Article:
Alessandro Cesati

The gallery, founded in 1983 by Fiorenzo and Alessandro Cesati, specializes in European sculpture and works of art dating from the Middle Ages to 20th century and is located in the heart of Milan, a few steps from the Sforza Castle.
Drawing on a strong family tradition marked by excellence in the fields of art and music, the Alessandro Cesati gallery is nationally and internationally renowned for the careful search and selection of artworks based on the basis of quality, rarity and curiosity.

Among its clients, the gallery includes important international collectors and prestigious museums, such as the Uffizi Gallery in Florence, the National Gallery in Washington and the Rijksmuseum in Amsterdam.
In addition to the brokering, buying and selling of works of art, the gallery offers its expertise in evaluations and appraisals, cataloguing, displaying, restoration and assistance for all import and export documentation.
The gallery has been participating for more than thirty years now in the most prestigious European art fairs, such as TEFAF Maastricht and the Florence International Biennial Antiques Fair.
Alessandro Cesati is a member and Councilor of the Italian Antiquarians Association.

“With a synthetic and unconventional formula, I could say that our gallery selects and presents three-dimensional ancient European art.”
Alessandro Cesati. Courtesy Alessandro Cesati, Milan

In conversation with Alessandro Cesati

What is your background?

I have a great-grandfather who took an active part in the cultural life of Milan in the early 1900s and supported artists of the caliber of Medardo Rosso, a grandfather who was an orchestral conductor and to whom I owe that “musical” sensitivity that has always accompanied me in my approach to visual art, and a father who frequented the circles of artists and merchants from an early age. And then a degree in architecture as well…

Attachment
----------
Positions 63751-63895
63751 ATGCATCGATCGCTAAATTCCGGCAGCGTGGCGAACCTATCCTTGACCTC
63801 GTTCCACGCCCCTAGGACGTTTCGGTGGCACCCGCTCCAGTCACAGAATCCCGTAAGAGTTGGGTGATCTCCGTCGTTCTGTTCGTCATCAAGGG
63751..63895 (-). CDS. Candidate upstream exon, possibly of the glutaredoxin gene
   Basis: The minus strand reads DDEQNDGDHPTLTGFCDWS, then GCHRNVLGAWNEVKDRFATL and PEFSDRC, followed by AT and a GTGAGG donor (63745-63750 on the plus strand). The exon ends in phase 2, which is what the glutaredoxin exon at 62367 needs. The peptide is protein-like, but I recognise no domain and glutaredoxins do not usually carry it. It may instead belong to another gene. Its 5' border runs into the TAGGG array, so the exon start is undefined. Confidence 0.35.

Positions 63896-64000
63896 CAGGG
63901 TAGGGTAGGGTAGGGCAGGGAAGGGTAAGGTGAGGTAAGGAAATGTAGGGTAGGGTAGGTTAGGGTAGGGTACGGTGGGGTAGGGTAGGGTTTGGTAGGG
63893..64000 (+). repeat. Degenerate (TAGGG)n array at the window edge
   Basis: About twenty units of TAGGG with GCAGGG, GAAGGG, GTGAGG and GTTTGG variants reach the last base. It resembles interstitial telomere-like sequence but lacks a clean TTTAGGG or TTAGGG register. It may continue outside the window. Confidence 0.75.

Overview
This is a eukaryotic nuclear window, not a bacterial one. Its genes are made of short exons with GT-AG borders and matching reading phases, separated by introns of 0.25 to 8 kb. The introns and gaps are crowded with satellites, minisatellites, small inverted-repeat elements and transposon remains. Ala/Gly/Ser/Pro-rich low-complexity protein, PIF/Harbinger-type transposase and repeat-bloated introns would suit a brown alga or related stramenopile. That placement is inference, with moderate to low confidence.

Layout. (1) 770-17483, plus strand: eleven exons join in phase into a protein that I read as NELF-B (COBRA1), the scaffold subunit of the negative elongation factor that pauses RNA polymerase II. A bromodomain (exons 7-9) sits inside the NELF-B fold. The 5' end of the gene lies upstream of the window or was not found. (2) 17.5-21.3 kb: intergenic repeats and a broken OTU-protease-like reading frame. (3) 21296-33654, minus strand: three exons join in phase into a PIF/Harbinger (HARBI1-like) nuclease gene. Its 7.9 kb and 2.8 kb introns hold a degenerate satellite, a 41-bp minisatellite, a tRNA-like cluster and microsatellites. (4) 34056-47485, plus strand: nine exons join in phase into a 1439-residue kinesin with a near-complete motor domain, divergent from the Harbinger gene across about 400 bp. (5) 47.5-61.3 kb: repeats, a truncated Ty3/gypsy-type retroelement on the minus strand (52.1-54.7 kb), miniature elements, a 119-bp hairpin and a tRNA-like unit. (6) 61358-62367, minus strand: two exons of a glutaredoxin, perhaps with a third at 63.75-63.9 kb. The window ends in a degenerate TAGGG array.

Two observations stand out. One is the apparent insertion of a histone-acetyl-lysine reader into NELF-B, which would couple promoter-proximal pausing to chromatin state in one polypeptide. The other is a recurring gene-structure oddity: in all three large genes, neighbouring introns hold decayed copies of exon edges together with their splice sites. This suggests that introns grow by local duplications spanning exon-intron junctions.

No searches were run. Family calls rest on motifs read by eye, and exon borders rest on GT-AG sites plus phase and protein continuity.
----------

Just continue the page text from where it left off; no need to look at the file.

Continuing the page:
What kind of art do you deal with?

With a synthetic and unconventional formula, I could say that our gallery selects and presents three-dimensional ancient European art: the focus of our research is on European sculptures and art objects, within a rather extended time span going from the Early Middle Ages, to Renaissance and Baroque productions, up to several significant works of the first half of the 20th century.

How has the art market changed since you opened your gallery?

Many things have changed over the decades, and some of them in amazing ways, such as the advances in information and communication technology. The Internet and social networks have revolutionized many economic dynamics, including the buying and selling of works of art and, above all, the perception and enjoyment of art, leading to a radical transformation in the relationship with the public.

Are you a collector?

I am firmly convinced that all professional art dealers are basically collectors, and I am no exception to this rule. I have personally inaugurated several collections over time, always related to my favorite subjects: in particular, I have a special passion for small objects and sculptures in the most diverse materials.

How do you imagine your gallery in ten years’ time?

I dream of my gallery becoming a place where works from all eras and regions can be compared, where specific skills and knowledge related to the art world can converge, where collectors and art lovers are attracted not only by the pleasure of seeing the works in person, but also where they can meet people with whom they can discuss the meaning and cultural values of those works.

Read the full interview


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